Posted by Mishi Methven on Aug 16, 2011
THE WHITE FLAG
I've always noticed that when people talk about cancer, it's spoken to in terms of wars or fights. People "fight" cancer, they "beat" it or they "succumb after a courageous battle". Before Stella got sick, when I thought about childhood cancer pictures of cute little smiling bald-faced children filled my brain. Although Aimee works for an organization that runs camps for children with cancer, my knowledge of it was actually quite minimal. What did I need to know, really? It was all sad stuff. i just liked hearing that something like 85% of childhood cancers nowadays are completely curable. I personally know lots of people who had cancer as kids, are are completely fine now. You do chemotherapy or radiation and yeah, it sucks, but then everything's fine, right?
So, when Stella was diagnosed with DIPG and we were told it is an inoperable, fatal cancer I was stunned. What were we supposed to "fight" if the enemy was going to win regardless? Our options were explained to us during a meeting in a sterile white room with a Neuro-oncologist and some family and friends present. The only option available, the Doctor said calmly, was to submit Stella to a six-week radiation treatment where she would need to be sedated (due to her age) everyday for six weeks. At the end of the six weeks we could expect what the Doctor described as a "honeymoon period" where her symptoms would all but disappear for anywhere from 1-12 months, although that doesn't happen in all cases. But, at the end of that time, the cancer would come back and it would quickly and heartlessly kill her anyway. There is no cure. There is no hope. It's like being kicked in the soul hearing these words, kicked so hard and so fast the pain shoots from your heart to your head and stays there, aching, burning, screaming silently. No hope for anything to save Stella??? How is that possible. It still boggles my mind.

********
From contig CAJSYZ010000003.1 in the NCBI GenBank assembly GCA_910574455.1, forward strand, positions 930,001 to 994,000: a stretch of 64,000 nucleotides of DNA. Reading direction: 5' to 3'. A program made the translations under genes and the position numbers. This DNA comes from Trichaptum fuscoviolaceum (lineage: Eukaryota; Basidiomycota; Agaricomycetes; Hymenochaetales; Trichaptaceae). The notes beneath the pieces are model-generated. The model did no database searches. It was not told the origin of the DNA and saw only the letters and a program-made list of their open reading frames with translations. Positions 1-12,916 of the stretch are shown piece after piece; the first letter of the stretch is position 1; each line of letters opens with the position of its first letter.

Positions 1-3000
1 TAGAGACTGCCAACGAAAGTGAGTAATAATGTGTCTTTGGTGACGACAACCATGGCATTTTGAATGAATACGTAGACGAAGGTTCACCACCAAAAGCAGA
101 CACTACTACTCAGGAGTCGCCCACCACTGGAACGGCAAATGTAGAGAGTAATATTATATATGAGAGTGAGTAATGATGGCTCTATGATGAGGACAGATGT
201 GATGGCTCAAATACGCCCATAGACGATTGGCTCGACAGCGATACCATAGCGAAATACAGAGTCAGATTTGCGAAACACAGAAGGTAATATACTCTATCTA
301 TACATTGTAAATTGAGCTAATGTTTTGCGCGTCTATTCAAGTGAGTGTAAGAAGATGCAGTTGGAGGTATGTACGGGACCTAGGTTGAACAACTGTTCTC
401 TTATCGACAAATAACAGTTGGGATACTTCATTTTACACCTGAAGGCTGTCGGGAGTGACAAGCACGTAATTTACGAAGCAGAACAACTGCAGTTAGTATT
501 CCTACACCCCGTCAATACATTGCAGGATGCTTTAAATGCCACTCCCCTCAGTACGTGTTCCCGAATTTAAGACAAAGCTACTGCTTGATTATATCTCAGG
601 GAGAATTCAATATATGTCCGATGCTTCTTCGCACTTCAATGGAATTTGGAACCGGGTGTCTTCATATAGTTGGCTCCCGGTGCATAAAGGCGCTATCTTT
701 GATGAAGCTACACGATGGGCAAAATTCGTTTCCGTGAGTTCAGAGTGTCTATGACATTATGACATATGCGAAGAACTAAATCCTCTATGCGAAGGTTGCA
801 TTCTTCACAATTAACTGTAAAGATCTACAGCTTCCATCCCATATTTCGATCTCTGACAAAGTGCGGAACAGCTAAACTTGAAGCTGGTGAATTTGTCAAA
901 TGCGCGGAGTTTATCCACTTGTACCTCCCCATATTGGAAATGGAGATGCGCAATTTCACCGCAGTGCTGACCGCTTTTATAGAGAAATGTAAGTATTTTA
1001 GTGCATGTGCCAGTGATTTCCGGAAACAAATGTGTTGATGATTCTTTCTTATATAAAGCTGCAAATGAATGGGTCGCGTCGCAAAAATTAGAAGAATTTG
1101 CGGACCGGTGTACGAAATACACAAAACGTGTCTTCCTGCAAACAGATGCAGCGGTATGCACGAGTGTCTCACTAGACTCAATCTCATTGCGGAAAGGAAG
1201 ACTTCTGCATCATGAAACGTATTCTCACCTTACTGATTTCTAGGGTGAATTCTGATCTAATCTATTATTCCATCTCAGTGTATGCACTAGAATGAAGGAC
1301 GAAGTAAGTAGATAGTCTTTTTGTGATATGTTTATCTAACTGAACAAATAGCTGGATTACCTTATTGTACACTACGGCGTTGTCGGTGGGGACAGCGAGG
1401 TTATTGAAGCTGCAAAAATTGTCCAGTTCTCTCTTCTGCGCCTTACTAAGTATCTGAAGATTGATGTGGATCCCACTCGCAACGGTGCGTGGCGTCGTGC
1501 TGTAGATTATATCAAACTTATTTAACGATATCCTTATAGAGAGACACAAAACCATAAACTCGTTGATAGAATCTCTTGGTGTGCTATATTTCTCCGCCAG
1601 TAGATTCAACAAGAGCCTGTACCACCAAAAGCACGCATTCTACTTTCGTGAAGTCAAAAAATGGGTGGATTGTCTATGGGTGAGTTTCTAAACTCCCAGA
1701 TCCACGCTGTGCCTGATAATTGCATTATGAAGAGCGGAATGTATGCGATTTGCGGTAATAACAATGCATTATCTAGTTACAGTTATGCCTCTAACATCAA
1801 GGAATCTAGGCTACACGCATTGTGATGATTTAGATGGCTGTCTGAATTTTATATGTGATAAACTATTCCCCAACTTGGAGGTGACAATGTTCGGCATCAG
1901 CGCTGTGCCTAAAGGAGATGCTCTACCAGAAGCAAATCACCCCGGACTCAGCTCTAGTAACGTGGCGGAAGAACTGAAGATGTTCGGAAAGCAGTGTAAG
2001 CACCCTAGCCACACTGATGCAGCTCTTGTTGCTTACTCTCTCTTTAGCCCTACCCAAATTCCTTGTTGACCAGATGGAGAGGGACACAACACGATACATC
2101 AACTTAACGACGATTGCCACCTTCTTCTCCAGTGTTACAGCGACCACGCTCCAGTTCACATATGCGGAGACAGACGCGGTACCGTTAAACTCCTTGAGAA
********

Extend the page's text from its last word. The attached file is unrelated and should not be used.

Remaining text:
Without even needing to discuss it privately, Aimee and I immediately knew that we were not interested in any kind of prolonging of Stella's life. If our daughter was going to die, we wanted to enjoy our time with her, not spend the summer at Sick Kids radiating the tumour that would kill her regardless. We wanted her off the steroids immediately. The steroids were turning our child into a stranger who could not stop eating at all hours, who was tantruming and physically lashing out at us, who was not happy and slept a lot. And no, we didn't want a shunt put into her brain--- which would alleviate some of the hydrocephalus, but was a major operation requiring a week in the hospital, brain surgery and the outcome of maybe prolonging her life just a bit. Our decisions were met with a bit of surprise by the Doctor, and he spent a lot of time talking more about the radiation option, but we were confident in our decisions. We were not focused on Stella living long, we were focused on Stella living well. At one point, I asked about a support group for parents whose children were dying of cancer and the Doctor kindly advised that a support group might not be the best thing as almost every other parent would be pursuing some type of treatment and he was afraid we might be ostracized or unwelcome in a parents group. His comment left me stunned, crying, doubting Aimee and my decision. All I ever wanted to do as a parent was make Stella happy, was it a terrible thing to sacrifice days of her life for time with her that was fun and would give us our true daughter, even just for a little while???